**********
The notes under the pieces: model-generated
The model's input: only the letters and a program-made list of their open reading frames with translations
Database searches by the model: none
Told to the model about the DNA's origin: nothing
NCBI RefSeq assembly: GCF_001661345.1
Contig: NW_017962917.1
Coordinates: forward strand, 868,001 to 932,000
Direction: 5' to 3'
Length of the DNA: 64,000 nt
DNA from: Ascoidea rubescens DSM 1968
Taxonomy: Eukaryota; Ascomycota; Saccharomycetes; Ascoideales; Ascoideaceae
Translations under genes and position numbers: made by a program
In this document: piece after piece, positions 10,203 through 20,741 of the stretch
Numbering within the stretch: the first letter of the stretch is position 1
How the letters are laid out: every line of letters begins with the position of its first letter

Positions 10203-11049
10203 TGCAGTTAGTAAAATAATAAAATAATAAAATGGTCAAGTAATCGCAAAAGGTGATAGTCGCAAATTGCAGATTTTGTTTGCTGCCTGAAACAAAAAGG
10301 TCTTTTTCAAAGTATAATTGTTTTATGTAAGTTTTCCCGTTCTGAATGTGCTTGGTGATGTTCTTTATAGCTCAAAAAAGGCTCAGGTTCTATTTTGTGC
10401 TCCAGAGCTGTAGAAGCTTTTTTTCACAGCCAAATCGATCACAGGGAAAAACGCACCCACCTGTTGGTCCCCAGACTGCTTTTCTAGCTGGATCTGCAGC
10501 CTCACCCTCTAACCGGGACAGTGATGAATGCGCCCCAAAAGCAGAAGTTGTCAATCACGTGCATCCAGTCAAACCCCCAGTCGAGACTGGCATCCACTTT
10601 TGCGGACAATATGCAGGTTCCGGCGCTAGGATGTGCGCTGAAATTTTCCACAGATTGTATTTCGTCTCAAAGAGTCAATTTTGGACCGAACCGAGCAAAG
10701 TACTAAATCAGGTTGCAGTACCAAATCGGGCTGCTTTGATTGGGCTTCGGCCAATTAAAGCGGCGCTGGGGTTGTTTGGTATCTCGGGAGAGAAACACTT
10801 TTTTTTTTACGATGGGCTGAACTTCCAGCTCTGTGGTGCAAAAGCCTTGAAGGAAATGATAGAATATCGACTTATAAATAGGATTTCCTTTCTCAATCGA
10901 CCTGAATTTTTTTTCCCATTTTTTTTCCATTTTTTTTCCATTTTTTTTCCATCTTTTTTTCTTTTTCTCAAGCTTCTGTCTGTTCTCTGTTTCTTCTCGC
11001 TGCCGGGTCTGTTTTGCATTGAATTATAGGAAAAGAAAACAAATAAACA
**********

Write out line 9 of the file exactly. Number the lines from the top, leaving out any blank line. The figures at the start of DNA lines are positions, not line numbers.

Length of the DNA: 64,000 nt